in the villages. Either they had run away or had submitted to the
will of the people. And practically all the families participated
in these struggles.


One night, at about 3 a.m., the military stopped their lorries

outside the village and armed with rifles, bren-guns and other
weapons, stealthily and soundlessly, marched in and surrounded
the village a furlong away from its outskirts. On the main
roads, further away from the village, another military cordon
was also laid. They took all precautions so that the people
should not get scent of their presence in the village till morning.
People who were going about were stopped on the way and were
made to sit down with the military silently. In the morning, all
along the outskirts of the village, the military was seen spread out.
The drum was beaten for a long time, "Sangham ki jai" slogans
rent the air. Slings were used in all directions ; their stones hit the
iron helmets of the military with a thud and then the military went
back a little out of reach of the slings People were very much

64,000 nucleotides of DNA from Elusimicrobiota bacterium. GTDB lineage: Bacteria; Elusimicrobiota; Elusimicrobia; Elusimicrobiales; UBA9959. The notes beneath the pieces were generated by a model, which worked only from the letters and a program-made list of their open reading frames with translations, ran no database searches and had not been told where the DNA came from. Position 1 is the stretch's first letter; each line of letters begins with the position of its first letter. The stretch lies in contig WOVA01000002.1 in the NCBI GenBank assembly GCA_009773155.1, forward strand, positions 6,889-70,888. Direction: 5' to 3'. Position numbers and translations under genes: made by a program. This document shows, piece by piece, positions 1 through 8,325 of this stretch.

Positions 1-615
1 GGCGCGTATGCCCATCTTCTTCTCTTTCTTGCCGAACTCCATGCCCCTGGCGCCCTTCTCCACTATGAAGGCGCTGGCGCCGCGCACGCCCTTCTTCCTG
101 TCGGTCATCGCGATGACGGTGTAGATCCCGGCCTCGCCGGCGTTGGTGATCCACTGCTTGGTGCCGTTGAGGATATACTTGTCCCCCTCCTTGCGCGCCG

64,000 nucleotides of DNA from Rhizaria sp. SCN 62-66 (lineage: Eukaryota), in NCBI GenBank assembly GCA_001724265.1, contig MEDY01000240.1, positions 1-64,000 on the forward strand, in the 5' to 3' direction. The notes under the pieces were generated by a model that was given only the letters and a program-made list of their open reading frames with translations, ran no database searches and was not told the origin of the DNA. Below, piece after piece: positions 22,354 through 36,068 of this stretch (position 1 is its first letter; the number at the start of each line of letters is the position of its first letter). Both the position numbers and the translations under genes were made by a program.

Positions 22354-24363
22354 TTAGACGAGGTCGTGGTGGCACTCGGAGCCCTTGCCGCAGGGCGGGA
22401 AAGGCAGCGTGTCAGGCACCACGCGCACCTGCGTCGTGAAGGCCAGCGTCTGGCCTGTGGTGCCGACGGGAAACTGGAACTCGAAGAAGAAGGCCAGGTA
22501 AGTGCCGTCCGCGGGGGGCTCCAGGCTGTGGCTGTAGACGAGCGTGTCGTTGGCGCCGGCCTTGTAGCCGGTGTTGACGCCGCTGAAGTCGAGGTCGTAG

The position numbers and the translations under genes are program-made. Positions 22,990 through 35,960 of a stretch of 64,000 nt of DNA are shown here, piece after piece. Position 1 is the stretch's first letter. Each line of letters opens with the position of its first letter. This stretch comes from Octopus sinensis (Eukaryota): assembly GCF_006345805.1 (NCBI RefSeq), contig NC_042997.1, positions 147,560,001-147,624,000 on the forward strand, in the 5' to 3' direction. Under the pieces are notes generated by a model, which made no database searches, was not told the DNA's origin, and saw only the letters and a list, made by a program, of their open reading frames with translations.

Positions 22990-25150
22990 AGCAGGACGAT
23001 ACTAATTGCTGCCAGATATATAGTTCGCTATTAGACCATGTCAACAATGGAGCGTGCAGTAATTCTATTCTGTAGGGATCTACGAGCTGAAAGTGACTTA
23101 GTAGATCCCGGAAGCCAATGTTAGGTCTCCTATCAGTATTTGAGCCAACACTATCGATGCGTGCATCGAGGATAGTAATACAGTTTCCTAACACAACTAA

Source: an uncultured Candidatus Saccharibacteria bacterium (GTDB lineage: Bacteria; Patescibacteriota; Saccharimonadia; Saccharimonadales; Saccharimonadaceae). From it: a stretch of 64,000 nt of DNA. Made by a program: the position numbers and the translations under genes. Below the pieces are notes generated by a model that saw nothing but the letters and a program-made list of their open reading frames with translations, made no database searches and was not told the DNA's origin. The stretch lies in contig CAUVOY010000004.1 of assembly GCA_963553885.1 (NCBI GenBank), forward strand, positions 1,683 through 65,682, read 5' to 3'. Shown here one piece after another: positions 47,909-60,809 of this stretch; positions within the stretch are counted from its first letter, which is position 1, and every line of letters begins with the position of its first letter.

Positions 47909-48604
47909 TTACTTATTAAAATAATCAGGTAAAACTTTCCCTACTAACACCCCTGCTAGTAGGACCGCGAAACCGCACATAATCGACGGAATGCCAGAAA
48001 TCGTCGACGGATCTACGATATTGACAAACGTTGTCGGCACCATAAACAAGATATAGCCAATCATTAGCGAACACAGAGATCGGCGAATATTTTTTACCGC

enthused to see this and pushing forward, pelted more stones
amidst the din of slogans. This went on for quite some time. By

this time, the people had come out of their village, A special
feature of this fight was that women were by the side of the men-
folk, handing over stones for their slings.
The military officer. Collector and the local landlords* men
announced many a time that if the people put down their weapons
and handed over their leaders, no harm would come to the people.
But the people were in no mood to listen and went on attacking.
All this time, the news of the military raid spread like lightning to
the neighbouring villages and people wherever they were took up
all the weapons at hand and in groups cams running and rushing
onwards. The military stopped all the people coming from all
directions far away, and prevented them from approaching the
Along with the military, there were patels, patwaris, and land-
lords' men who again and again tried to pacify the people as well
as threaten them, that if they did not put down their weapons then
the military would use their rifles and bren-guns, which could shoot
at a target even a mile off and all of them would die. But the